Los Angeles Theater Review: THE CONDUCT OF LIFE (The Vagrancy at Asylum / Hollywood Fringe Festival)

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by Tony Frankel on June 25, 2014

in Theater-Los Angeles

DARK SUBJECT MATTER LEAVES US IN THE DARK

p_1593_i_3884483Inspired by Theater of the Absurd, Cuban expatriate María Irene Fornés (b. 1930) cut her teeth during the Off-Off-Broadway avant-garde movement. She may have nine Obie Awards to her credit, but this feminist playwright’s deliberately dark and opaque style willfully obfuscates her narrative, which keeps the meaning in her scripts, often rife with unpleasant, complex characters and murderous violence, ambiguous at best. Since many of her one-acts are short—and perhaps due to the in-your-face off-putting situations—you are more likely to see her work at Fringe Festivals than in regional theaters.

p_1593_i_6107891A textbook example of Fornés’ fascinating but ultimately alienating work resides in her 1985 The Conduct of Life, produced by The Vagrancy Theatre Company at the Hollywood Fringe. Addiction to violence consumes a sadistic young military intelligence officer and interrogator, Orlando (the intense and distractingly handsome Robert Homer Mollohan), whose day job is torture. He enjoys his work so much that he brings it home at night, abusing his denial-ridden wife Leticia (a beautifully steely but cowed Karina Wolfe) and beating and raping Nena (Emily Yetter), a nubile woman he keeps locked up in the basement. Observing all this is the knowing maid, Olimpia (Belinda Gosbee), who may be outwardly disgusted but acquiesces in her powerlessness. Visiting this house of tension is Alejo (Jeremy Mascia), a fellow officer who is more concerned with his own impotence than in keeping Orlando from moving ever farther to the dark side.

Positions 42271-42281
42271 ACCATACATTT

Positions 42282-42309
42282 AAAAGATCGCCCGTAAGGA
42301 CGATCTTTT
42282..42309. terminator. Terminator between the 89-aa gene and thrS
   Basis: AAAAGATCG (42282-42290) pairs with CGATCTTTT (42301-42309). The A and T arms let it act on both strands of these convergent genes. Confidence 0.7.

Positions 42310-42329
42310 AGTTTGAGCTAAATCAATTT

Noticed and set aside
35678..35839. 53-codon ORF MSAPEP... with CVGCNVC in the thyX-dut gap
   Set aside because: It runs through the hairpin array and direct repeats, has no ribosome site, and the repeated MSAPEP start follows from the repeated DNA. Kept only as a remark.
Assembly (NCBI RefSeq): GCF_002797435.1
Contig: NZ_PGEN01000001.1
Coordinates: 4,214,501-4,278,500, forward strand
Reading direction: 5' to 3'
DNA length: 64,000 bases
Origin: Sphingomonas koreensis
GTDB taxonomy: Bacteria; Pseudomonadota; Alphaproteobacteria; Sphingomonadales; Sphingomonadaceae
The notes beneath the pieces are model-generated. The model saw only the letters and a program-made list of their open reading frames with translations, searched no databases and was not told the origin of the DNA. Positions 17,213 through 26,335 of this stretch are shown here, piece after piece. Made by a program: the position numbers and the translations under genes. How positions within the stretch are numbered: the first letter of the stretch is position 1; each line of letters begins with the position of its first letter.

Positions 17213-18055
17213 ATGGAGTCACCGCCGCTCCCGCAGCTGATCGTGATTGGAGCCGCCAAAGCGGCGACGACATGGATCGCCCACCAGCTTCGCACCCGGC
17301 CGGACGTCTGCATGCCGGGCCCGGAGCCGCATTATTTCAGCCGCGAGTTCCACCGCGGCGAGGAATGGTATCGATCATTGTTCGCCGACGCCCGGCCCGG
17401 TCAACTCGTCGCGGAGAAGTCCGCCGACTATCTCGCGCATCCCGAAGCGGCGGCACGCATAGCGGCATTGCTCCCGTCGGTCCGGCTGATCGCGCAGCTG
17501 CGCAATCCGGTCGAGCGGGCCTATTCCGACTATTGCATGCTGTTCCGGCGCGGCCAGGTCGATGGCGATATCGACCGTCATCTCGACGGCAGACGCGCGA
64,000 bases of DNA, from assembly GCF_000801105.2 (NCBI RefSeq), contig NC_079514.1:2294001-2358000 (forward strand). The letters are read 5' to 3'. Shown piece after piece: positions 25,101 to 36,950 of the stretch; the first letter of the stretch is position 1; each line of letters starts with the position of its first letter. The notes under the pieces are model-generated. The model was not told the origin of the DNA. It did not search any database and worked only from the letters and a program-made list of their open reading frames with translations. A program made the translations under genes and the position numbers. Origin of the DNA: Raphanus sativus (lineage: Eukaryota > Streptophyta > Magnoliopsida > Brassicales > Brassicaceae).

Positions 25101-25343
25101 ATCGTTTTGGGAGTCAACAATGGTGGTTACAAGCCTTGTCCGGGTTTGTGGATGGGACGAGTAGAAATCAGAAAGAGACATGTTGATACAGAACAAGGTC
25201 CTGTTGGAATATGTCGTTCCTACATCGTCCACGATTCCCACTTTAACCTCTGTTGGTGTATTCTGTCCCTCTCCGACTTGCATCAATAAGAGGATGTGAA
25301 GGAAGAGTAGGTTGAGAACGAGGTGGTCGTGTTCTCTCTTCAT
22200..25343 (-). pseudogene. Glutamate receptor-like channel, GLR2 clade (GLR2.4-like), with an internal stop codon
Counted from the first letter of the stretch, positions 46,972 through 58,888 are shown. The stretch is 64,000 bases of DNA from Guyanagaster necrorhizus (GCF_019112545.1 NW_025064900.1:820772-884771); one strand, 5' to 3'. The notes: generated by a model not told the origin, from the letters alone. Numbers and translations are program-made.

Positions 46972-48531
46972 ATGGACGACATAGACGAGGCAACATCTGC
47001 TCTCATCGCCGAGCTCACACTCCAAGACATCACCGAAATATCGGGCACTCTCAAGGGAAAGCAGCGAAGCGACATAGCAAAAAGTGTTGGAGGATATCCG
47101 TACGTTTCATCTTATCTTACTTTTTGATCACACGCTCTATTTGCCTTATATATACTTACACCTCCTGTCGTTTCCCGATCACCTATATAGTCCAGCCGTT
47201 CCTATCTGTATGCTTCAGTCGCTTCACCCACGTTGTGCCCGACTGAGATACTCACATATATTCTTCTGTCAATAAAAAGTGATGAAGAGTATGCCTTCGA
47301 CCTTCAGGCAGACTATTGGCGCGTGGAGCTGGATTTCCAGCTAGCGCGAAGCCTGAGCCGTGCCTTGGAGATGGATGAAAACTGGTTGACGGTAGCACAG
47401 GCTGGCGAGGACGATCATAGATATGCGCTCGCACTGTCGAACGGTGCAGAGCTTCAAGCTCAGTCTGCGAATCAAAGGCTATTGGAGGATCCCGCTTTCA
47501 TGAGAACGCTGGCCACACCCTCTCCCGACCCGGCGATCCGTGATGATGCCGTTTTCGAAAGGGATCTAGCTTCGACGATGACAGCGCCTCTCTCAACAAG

p_1593_i_2767271Since the characters barely attempt to contain Orlando’s brutality, the play has modern relevance given the complicity that led to “enhanced interrogation” at Gitmo and elsewhere. Yet the message—that violence begets violence, which females are obliged to suffer—is both shallow and vague (if indeed that is Fornés’ message).

Director Sabina Ptasznik eschews subtlety from the start as Mollohan paces shirtless like a tiger in a cage, grunting and exercising prior to curtain. Yetter, a game actress who was one of the only things to like about Geffen Playhouse’s The Exorcist, gives it her all, whether manacled to the wall, being penetrated from behind, or getting stuffed in a trunk for an entire scene. Unfortunately, her guttural moaning suddenly and inexplicably turns to speech, and becomes yet another of Fornés interminable and seemingly irrelevant monologues, which after the visceral goings on, deflate the tension.

p_1593_i_6627221Ptasznik, aided by Ric Zimmerman’s creative floor lights, excels when keeping the action sexy, scary, and edgy, but fails to bring life to these exhausting monologues. The actors outshine their mostly ineffective characters, aided by some truly gorgeous language. It’s up to individual audience members to put the puzzle pieces together at play’s end, but as gritty and professional as the production is, I found myself losing interest in Fornés’ world of gory allegory.

TCOLPOSTERphotos by Kate Hagerty

The Conduct of Life
The Vagrancy
part of the Hollywood Fringe Festival
Theatre Asylum Lab
1078 Lillian Way in Hollywood
for tickets, visit Hollywood Fringe
scheduled to end on June 28, 2014
for more info, visit www.thevagrancy.com

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